Religion classes? Okay. Philosophy class? Sure. But the teaching of science becomes a farce when supernaturalism is made part of science class and the huge trove of evidence supporting evolution is belittled as "just another theory."
Or "theories," as Palin has oddly put it when talking about evolution:
"My dad did talk a lot about his theories of evolution," she told the Anchorage newspaper, apparently unaware that there is but one theory of evolution, and it is just as well grounded by evidence as is the ("just a") theory of gravity.
When the newspaper asked Palin for her personal views on evolution, Palin responded: "I believe we have a creator." Asked, I suppose, and unanswered. But she is clearly a candidate in sync with her running mate.
John McCain, as you may remember, signed on as the keynote speaker at a Feb. 2007 event at the Discovery Institute, the major lobbying group for Intelligent Design.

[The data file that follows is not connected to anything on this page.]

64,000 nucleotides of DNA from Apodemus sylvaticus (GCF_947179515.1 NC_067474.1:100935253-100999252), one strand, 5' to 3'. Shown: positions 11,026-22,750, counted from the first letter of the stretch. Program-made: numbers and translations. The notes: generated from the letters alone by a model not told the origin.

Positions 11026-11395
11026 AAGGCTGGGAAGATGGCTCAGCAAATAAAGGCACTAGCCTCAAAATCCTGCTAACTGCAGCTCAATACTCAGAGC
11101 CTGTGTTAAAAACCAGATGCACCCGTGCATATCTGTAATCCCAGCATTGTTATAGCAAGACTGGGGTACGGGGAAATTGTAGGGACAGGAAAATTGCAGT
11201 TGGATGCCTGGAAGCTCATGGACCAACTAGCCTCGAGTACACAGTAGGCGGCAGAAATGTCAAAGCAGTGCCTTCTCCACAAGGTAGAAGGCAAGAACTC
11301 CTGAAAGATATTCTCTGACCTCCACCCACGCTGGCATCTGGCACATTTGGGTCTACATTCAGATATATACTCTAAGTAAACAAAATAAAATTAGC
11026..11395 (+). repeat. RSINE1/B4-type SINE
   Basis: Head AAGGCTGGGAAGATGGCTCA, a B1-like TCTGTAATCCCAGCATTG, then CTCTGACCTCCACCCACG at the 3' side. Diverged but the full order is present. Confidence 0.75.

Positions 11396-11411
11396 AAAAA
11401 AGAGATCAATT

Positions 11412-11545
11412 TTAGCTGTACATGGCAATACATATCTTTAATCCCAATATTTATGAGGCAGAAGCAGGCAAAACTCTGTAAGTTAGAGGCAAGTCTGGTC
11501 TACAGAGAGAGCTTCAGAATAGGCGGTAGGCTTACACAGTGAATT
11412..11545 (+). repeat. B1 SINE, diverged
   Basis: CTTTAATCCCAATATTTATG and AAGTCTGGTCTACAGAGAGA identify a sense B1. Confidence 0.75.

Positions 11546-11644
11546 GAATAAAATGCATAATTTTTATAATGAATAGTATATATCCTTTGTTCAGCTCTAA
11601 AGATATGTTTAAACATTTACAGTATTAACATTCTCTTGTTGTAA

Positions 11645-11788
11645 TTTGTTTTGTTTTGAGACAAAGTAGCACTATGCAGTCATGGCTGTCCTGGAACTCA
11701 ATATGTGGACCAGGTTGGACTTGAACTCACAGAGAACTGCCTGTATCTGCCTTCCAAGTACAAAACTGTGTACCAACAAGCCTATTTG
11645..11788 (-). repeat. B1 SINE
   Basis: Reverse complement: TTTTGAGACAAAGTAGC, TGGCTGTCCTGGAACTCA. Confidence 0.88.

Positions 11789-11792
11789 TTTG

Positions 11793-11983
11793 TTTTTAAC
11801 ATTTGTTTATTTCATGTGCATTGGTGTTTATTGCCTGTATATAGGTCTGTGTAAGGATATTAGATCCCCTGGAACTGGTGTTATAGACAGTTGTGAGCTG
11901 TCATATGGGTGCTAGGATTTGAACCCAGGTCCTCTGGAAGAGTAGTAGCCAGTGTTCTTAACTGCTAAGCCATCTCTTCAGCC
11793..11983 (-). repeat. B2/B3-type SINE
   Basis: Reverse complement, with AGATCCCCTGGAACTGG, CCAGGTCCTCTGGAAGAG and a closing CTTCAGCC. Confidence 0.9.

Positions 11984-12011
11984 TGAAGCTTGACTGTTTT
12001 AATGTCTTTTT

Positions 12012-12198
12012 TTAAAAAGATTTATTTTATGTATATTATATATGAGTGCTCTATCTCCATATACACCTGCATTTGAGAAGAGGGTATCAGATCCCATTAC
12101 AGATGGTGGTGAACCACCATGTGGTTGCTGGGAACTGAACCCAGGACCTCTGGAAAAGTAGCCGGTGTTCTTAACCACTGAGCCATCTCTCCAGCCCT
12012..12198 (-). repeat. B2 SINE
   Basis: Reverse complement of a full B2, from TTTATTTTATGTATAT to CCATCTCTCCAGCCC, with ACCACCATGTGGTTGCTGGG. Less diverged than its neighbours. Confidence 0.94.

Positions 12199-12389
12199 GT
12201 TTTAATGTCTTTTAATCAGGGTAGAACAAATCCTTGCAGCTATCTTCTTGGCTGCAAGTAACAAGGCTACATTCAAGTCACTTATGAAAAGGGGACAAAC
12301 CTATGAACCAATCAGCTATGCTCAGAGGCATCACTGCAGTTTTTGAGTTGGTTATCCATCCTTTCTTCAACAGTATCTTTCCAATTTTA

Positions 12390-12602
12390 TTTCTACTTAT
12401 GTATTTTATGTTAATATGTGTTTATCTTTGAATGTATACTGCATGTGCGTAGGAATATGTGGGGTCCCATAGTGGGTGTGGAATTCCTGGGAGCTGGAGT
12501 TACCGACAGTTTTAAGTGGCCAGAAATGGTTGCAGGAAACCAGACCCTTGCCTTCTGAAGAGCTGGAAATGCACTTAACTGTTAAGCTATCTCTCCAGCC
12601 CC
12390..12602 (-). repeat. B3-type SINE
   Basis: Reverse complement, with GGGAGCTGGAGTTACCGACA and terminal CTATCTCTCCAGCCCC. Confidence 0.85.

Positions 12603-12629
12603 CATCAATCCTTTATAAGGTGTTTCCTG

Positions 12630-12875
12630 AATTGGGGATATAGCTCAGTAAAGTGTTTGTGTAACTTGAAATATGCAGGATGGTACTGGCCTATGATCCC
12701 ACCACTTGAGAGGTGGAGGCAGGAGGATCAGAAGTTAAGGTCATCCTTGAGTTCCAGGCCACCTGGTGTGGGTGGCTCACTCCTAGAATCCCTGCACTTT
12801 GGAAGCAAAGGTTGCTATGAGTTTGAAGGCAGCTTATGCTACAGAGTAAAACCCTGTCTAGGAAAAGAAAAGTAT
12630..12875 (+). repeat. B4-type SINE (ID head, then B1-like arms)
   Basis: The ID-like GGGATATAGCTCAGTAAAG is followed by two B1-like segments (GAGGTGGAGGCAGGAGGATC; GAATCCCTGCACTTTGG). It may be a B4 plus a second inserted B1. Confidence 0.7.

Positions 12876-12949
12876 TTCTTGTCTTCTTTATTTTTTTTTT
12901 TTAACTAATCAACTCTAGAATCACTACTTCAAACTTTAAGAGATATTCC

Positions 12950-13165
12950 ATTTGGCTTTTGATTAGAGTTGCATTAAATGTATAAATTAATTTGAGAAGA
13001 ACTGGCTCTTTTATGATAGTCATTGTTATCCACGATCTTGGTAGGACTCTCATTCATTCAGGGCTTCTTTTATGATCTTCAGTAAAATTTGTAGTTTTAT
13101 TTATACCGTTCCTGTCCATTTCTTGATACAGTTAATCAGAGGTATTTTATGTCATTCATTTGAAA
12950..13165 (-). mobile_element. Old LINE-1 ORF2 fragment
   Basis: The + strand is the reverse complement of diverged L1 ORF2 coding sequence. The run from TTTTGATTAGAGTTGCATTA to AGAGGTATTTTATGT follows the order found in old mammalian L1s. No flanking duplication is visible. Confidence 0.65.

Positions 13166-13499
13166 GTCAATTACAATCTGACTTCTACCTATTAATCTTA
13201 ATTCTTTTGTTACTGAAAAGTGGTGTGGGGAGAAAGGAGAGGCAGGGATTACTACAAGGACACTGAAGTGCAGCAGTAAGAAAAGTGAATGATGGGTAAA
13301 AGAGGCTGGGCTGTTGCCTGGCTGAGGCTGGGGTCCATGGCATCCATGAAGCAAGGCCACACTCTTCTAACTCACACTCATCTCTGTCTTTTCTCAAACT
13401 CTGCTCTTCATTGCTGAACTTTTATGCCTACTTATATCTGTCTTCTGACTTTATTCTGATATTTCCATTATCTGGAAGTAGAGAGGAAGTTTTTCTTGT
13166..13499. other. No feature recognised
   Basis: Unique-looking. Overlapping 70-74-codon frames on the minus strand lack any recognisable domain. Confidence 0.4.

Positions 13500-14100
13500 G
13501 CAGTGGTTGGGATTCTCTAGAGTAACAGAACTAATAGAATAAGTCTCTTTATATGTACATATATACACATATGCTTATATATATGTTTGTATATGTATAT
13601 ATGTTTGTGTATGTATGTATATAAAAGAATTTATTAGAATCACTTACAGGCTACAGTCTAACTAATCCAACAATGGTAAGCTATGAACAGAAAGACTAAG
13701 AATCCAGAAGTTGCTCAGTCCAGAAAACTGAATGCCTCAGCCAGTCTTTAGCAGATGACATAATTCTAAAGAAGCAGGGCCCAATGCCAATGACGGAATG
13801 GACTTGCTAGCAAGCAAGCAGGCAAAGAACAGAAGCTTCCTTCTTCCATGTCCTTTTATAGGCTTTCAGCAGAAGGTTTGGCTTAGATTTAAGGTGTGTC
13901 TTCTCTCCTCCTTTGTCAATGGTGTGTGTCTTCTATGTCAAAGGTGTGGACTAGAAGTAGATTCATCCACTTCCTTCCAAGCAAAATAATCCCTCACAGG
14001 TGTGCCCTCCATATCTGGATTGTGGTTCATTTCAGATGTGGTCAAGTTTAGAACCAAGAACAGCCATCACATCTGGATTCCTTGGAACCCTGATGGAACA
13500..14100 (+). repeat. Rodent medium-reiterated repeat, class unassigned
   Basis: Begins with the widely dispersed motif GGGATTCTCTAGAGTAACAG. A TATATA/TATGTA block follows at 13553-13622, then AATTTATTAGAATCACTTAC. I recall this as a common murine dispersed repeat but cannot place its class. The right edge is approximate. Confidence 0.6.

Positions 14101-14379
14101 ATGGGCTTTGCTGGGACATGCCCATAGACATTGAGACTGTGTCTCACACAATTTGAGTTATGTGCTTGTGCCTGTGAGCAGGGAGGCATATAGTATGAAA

In addition to her unscientific views on evolution, Palin has said she does not believe that human activities are contributing to global climate change, a fact of planetary life on which the world's best scientists have reached complete consensus.
Alas, poor science, we knew her well. Eight years in a dungeon. Can she live four more without the light of day?
I am responding to the story about the local layman, Al Kuelling, unfortunately changing our denomination's policy to say basically that the theory of evolution is not in conflict with theology. As a United Methodist pastor who was a former high school biology teacher, I think I can speak to this issue to help bring clarity.
Let me say that Christian theology is not in conflict with real science. However, Christian theology is definitely in conflict with the theory of evolution. In fact, the theory of evolution is in conflict with real science.
First, let us look at the definition of evolution. Evolution simply means change. Now if we are talking about developmental change, such as an infant growing into an adult or variety within a species such as the different varieties of dogs or different colors of roses, this is completely consistent with Scripture.